Someone recently asked me, “Why on earth are you still going to church? You, of all people?”
They were referring to my indigenous ancestors, to things like colonialism, genocide, enslavement, and violent conversions that were all practiced toward native peoples throughout the history of many parts of the world.
They were referring to things like the Doctrine of Discovery, which gave Europeans, in the name of Jesus, the ability to take and claim whatever lands they “discovered” once they landed here, despite those who had already discovered and inhabited them.
So many horrible things done, all in the name of Jesus.
I think about that question often, especially when I’m sitting in my own home, studying from the encyclopedia of Native Americans that sits on the living room table.
There, when I’m hurting, when I recognize that whatever I think indigenous peoples have gone through, it’s much worse– when I’m staring THAT in the face, I ask why I’m still here, too.
And this is only my story and experience. I grew up in the church, and yet in my transformation, I remain “churched.”
But many with stories like and unlike mine, many for whom the church is the thing that caused so much pain, they leave and never return.
And for those of use who are still here, we’re asking what’s next, how the church should and is expected to love better in the future. We walk a thin line of seeing who the church was and is, while holding a dream of who she could be.
The ones who leave, often because of abuse caused by the church, seek God outside the institution, or maybe forsake the faith altogether.
But here’s the thing about humanity, God in our midst. The ones still within and the ones without, we have more in common than you might think.
We still have Jesus in common.
Sometimes when we talk about how difficult church life can be, we say, “It’s a good thing we all have Jesus in common, despite our differences.”
I’d argue that this isn’t true only in the church context, friends. I share my story with people who call themselves atheists, and sometimes they say, “Yes. I see that in humanity, too. I recognize your story and experience in my own.”
Is it that we are finding some sort of common grounded good among us? You could call it that.
I’d actually call it Jesus.
I’d call it the ground floor, the place we begin, the very beginning of Jesus laid out before us.
I believe we need the church. We need the love of church and the dedication to it, and I believe that there are churches that exist today who live and breathe the love of Jesus. To those churches, I say, hold steady.
But at the end of the day, if a world of people have had some sort of experience in which they felt abused by a godless church, there must be something else to care for them outside the church’s walls or safe bubble or small group.
And sometimes the church responds, “Well, we must take Jesus to them,” as if we are the ones who hold Jesus.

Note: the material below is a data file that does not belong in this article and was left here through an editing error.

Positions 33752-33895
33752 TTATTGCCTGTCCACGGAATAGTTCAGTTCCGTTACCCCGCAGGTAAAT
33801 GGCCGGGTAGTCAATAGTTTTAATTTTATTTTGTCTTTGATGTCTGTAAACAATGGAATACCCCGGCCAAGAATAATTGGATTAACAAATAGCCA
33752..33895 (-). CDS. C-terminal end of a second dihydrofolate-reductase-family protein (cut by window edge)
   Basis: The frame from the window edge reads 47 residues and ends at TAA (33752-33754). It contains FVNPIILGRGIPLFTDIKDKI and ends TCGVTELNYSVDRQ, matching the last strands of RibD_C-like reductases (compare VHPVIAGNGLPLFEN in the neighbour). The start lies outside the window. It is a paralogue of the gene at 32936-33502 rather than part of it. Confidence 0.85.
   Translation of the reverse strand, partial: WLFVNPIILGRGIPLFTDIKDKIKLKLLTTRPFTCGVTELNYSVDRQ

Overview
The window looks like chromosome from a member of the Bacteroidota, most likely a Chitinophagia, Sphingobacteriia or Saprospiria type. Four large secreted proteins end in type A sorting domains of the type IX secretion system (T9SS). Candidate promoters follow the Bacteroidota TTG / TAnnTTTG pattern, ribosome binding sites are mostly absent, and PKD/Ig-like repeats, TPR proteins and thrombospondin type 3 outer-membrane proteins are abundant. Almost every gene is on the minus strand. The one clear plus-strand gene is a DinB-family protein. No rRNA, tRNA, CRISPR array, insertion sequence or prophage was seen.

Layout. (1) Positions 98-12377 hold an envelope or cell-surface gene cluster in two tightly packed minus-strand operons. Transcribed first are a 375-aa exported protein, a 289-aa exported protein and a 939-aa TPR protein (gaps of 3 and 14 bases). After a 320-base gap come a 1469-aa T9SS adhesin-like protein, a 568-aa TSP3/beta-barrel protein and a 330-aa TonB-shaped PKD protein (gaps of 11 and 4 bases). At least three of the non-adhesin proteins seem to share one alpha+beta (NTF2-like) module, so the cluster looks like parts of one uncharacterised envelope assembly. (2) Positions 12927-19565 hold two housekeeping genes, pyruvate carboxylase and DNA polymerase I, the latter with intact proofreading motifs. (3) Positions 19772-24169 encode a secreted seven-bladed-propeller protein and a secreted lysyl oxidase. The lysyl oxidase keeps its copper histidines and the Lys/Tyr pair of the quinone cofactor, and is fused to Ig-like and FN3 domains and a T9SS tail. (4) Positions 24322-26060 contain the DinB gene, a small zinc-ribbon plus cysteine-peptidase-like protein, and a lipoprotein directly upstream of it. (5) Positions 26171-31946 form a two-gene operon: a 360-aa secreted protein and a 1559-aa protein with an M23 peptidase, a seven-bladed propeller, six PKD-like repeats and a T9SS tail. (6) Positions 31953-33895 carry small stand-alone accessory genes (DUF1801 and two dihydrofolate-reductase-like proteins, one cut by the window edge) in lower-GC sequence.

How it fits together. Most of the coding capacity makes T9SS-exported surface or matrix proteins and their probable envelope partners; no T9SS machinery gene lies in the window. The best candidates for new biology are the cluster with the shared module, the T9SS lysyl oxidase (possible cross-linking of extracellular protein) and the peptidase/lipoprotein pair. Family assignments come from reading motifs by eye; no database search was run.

No, dear friends. Jesus is the one holding us, and his presence often chooses the most vulnerable among us. In the case of this world, this nation, this history– those people are often outside the church. So we simply live into a life that honors them, that rests with them, that values them.
If the church does not accept those in their mental health struggles, skin color, sexuality, or cultural understandings that differ from the wider church institution, Jesus must be found in other ways.
So if we claim Jesus as our common ground inside our church walls, we claim Jesus as our common ground outside them, too.
Why haven’t I given up on the church yet?
Why am I still going?
Why am I leading worship every Sunday with people I both agree and don’t agree with, whose ancestors could very well have wanted the worst for my ancestors?
My reality is rooted not only in the church, but in Jesus, which means Jesus comes and speaks, teaches and thrives in my everyday living.
It means that I don’t have to hold my identity solely in an institution that seems to be shifting, breaking, fighting, transforming.
And in the painful breaking, I must be tethered to Jesus, who, in my case, did not condemn native peoples- my ancestors- to reservations based on their skin and ways of worship. Jesus was in our midst, moving among us before the missionaries arrived. Jesus, the spirit of God, the one who meets us in our flesh– was already meeting with us, already speaking to us through a created world.
So I am tethered to the Jesus who does all those things the church wants to do but often gets wrong.
I am tethered to the Jesus who turns societies upside down and teaches us new lessons, or old ones we’d forgotten. I’m tethered to the storytelling Jesus, the parable speaking Jesus, who uses metaphor to teach us how to live holy lives.
I am tethered to the Jesus of the other, the tired, the broken, those that are afraid.
I am tethered to the Jesus who meets us at the table of communion and really means it when he says, “Come, drink and eat. All are welcome here.”
I am tethered to the Jesus of the world, the Jesus who inhabited and still inhabits creation, the Jesus who walks the wilderness with me and calls me, not just in a church context, but outside of it, too.
Jesus just may be the only thing we’ve got left.
And I’d say that’s absolutely enough of a foundation to build on.